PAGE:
While gaining new readers is an important part of growing your blog, another important part of it is keeping the followers you already have. Followers become loyal readers of your blog when you continue to create content that speaks to them and engage with them.
Here are three things you might be doing that can keep people from coming back to your blog, and what you can do to minimize the issue.
You’re focusing too much on numbers and not quality content.
I’m sorry if this is you, but I’m immediately turned off from a blog when I see a post titled ‘My June Goals,’ or something of that nature. Why? Because honestly, why would I, as a fellow blogger and reader, care about your number goals for your blog? Honestly. Think about it. People want to read content that speaks to them, that they have a stake in. People will read about many things out of curiosity, but real engagement comes from topics that people care about. How does a post on your blog analytics help another person? It does if you relate your goals/numbers to advice on how someone can improve their own blog, but otherwise, the value is for yourself. (And hey, that’s okay if that’s the focus of your blog.) Similarly, if your followers on social see posts that emphasize a focus on gaining followers over interacting with quality content, they might think your end goal is quantity, not quality.
Your posts frequently have grammatical errors.
You can have a fun blog while being professional at the same time. Spelling errors and grammar issues have the tendency to indicate one of two things: a) that you don’t know how to write correctly or b) you’re too lazy to proofread your posts. That said, we all still make mistakes from time to time, but many mistakes can be avoided by proofreading and downloading apps such as Grammarly to help catch errors.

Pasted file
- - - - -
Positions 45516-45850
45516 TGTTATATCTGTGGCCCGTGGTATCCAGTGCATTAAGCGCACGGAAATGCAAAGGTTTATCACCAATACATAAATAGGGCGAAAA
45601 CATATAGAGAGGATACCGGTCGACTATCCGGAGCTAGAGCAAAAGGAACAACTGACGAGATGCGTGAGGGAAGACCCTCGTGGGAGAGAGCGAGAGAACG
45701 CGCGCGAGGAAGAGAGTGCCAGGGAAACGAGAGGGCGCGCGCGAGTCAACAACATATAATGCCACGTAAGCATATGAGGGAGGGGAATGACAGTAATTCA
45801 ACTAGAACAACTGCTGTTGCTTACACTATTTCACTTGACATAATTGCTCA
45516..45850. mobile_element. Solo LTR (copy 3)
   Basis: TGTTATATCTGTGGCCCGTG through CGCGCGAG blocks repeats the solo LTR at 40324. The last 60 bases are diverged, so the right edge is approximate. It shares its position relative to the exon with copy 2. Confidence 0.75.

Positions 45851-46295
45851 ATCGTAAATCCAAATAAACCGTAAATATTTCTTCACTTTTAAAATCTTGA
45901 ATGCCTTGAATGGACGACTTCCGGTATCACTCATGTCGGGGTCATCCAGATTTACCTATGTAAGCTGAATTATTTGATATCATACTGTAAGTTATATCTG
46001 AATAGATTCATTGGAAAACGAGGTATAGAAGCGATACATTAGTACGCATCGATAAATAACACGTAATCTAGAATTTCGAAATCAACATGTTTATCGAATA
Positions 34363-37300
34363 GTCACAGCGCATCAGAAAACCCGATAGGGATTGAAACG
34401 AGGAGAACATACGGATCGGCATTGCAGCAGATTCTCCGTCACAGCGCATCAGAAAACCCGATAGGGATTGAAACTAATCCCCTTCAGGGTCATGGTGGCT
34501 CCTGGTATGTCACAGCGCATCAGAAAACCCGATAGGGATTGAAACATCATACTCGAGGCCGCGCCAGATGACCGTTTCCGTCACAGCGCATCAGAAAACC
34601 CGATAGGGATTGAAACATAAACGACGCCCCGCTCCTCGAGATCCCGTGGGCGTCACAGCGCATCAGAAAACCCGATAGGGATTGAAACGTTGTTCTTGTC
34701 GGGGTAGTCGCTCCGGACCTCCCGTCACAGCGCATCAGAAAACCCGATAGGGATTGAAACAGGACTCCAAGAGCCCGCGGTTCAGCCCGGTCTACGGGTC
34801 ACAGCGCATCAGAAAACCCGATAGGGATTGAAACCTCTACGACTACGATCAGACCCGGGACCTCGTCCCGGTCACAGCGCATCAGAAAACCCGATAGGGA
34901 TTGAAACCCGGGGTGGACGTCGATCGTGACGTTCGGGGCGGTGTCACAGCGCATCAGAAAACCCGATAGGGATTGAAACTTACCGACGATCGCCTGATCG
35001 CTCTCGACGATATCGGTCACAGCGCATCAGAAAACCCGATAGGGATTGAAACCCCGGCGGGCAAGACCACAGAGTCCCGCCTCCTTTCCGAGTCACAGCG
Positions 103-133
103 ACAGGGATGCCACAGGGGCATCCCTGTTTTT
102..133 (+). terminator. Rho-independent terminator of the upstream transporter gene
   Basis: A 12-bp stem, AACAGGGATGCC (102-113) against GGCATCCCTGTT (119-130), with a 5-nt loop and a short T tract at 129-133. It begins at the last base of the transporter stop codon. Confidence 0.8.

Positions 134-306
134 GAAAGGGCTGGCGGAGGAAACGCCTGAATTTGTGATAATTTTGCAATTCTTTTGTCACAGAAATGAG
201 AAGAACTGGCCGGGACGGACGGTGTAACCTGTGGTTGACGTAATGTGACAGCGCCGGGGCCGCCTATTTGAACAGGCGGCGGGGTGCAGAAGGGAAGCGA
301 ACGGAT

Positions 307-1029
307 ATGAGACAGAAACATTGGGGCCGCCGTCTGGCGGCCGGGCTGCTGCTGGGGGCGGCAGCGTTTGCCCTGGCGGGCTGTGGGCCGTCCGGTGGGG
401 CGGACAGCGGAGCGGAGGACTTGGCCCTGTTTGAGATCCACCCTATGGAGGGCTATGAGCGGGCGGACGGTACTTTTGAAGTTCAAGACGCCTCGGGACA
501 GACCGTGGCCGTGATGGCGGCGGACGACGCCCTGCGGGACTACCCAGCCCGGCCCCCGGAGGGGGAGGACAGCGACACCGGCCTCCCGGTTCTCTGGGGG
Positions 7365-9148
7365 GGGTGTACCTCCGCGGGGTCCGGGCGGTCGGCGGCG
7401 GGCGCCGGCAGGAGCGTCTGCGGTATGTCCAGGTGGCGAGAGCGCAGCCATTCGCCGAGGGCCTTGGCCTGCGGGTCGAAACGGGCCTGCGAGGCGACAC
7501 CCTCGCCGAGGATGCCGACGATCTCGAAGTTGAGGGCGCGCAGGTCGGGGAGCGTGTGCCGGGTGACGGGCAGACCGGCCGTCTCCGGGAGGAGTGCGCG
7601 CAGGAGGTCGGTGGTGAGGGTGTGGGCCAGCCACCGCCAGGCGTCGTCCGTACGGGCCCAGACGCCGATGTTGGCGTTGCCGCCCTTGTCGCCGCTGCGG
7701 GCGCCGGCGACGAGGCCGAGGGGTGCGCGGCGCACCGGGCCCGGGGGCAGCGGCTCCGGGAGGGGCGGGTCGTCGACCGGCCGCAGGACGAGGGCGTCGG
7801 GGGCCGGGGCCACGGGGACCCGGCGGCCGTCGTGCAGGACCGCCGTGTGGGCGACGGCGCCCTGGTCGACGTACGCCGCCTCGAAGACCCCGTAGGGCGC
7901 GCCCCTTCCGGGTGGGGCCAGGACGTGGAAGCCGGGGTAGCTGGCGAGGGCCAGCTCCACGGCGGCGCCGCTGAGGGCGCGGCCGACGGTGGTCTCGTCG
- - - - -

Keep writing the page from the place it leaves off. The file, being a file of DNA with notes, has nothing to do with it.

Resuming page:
You don’t reply to comments.
I have a pretty strict rule for myself that I will respond to every comment on my blog. Even if I can’t think of anything to say back, I’ll write a “Thank you for sharing!” or give it a ‘like’. People take time to respond to your thoughts, and if they never hear back from you, it can make them feel as if you don’t care about your readers. That’s how you lose them.
I know this all might sound a bit harsh at first, but a lot of blogging and writing comes back to how we relate to people. People listen to what you have to say when they care about what you’re saying, and they can clearly understand it. They also like to feel listened to themselves. I actually believe that if we, as bloggers, think about our blogs as more of a discussion than a diary, then we’re more likely to get the type of engagement we want.
Whew, I know that was a lot of tough love. So, what did you think? Do you have any other tips you’d like to share with fellow bloggers?